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P3.011 Dry Swab Evaluation by Roche 4800 CT/NG and the Presto-Plus: Cross-Sectional Study of Genital, Rectal and Pharyngeal Chlamydia and Gonorrhoea Infection in Women in Rural South Africa
  1. D J de Waaij1,
  2. J Dubbink1,2,
  3. L van der Eem1,2,
  4. M L A Bos1,
  5. S Ouburg1,
  6. D A Lewis3,4,
  7. H Struthers2,
  8. J A McIntyre2,5,
  9. S A Morré1,6,
  10. R P H Peters2
  1. 1VU University Medical Center, Amsterdam, The Netherlands
  2. 2Anova Health Institute, Johannesburg and Tzaneen, South Africa
  3. 3National Institute for Communicable Diseases, National Health Laboratory Service, Johannesburg, South Africa
  4. 4University of the Witwatersrand, Johannesburg, South Africa
  5. 5University of Cape Town, Cape Town, South Africa
  6. 6University of Maastricht, Maastricht, The Netherlands


Backgound Epidemiological data, required to inform the design and implementation of control programmes, in relation to genital Chlamydia and Gonorrhoea in rural Africa, are limited. There are no data on the prevalence of rectal or pharyngeal infections among women. We evaluate the use of dry swabs by Roche 4800 CT/NG and the PRESTO-PLUS to determine the prevalence in three anatomic locations of chlamydial and gonococcal infections in African women.

Methods Cross-sectional study of 604 women visiting 25 randomly selected primary healthcare (PHC) facilities. Participants were recruited between November 2011 and February 2012. Setting: PHC facilities across rural Mopani District in Limpopo Province, South Africa. Participants: Women aged 18–49 years who reported at least one sex act in the past 6 months were eligible. A questionnaire was administered and physical examination conducted. Vaginal, anorectal and oropharyngeal swabs were tested for Chlamydia trachomatis and Neisseria gonorrhoeae.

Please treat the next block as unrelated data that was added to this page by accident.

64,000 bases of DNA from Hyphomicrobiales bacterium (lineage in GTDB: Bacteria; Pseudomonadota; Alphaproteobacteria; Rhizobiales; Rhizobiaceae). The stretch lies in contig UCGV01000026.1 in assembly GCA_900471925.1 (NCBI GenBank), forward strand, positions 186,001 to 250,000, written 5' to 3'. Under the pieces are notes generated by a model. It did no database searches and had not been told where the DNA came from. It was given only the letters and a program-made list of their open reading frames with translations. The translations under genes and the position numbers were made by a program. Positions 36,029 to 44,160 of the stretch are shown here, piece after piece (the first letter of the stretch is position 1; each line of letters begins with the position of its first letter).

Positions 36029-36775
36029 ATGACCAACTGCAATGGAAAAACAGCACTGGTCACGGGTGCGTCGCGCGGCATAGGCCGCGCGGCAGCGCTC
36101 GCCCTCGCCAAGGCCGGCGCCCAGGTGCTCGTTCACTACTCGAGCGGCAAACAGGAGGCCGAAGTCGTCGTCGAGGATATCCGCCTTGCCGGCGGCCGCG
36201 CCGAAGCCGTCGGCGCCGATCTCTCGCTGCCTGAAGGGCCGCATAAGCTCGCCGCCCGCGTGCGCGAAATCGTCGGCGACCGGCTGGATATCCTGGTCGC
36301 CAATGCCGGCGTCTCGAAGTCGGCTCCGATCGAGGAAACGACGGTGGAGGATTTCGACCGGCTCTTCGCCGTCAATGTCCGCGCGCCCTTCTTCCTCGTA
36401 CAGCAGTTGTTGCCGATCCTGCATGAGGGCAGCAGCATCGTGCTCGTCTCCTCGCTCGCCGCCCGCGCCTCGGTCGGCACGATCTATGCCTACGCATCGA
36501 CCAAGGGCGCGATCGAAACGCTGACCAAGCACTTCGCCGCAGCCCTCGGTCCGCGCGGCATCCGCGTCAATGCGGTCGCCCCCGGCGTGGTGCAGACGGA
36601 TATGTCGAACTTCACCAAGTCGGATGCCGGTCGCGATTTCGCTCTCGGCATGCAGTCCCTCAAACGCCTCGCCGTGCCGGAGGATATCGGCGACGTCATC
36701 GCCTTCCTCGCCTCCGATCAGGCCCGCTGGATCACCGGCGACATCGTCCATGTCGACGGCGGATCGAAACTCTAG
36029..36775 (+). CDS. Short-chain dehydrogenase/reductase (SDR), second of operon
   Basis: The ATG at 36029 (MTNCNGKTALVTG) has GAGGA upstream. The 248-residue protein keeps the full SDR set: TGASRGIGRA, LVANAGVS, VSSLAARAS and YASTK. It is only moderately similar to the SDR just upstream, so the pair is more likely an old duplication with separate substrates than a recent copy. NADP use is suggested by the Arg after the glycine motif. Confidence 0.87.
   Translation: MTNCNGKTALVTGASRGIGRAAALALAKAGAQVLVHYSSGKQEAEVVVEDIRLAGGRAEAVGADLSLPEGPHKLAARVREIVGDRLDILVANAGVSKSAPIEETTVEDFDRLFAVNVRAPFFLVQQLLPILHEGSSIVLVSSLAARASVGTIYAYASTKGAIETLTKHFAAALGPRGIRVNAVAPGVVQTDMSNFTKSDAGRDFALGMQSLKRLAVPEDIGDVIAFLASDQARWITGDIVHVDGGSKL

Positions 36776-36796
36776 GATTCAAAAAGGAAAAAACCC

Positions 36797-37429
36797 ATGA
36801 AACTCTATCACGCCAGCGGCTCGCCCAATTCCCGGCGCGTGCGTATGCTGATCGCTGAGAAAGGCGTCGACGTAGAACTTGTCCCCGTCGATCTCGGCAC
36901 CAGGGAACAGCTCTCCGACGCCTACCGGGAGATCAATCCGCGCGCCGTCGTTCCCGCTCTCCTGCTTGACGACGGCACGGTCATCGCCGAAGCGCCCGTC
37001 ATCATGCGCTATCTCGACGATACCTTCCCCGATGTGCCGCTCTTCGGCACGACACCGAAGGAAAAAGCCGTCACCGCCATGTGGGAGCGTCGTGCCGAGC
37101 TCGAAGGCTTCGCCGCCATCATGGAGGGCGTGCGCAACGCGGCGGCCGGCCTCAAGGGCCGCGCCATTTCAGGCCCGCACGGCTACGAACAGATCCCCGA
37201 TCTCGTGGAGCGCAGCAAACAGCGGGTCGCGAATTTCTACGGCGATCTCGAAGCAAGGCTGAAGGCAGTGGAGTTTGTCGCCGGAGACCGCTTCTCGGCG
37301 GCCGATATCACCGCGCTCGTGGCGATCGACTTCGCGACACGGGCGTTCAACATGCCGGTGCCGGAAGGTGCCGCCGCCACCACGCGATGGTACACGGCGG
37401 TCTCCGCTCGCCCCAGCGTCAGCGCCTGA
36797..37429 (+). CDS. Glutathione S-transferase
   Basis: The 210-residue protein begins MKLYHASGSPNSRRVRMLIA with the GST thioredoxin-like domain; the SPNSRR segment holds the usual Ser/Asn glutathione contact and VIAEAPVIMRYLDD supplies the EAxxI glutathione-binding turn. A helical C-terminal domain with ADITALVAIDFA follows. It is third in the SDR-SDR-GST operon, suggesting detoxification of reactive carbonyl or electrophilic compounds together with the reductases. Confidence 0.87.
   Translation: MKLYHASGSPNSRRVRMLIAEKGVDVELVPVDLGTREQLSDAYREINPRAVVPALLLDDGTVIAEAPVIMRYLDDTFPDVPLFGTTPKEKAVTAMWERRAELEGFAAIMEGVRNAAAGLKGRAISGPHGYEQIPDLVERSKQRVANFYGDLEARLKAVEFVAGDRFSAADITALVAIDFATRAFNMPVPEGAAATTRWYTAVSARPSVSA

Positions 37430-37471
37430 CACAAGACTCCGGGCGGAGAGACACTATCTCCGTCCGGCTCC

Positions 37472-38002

Results 480 (including 5 times 4 controls) samples have been tested by both assays at this moment, the others are in progress. Overall prevalence of either infection was 20%. Prevalence of genital chlamydia was 13% and gonorrhoea 5%; rectal chlamydial infection was diagnosed in 4% and gonococcal in 2% of women. Clear geographical differences were observed in the CT and NG prevalances. Roche and PRESTO-PLUS had similar prevalences with slightly higher prevalances found by PRESTO-PLUS, however not all 604 samples have been tested, and discrepancy analyses will be performed in the upcoming 2–3 months.

Conclusion Dry swab collection seems a reliable method of sampling without majot prevalence differences between Roche and PRESTO-PLUS. Genital and rectal, but not pharyngeal, chlamydia and gonorrhoea infections are highly prevalent and frequently asymptomatic in women in rural South Africa. Young women attending healthcare facilities for antenatal care or family planning should be prioritised in control efforts.

  • chlamydia
  • gonorrhoea
  • South Africa

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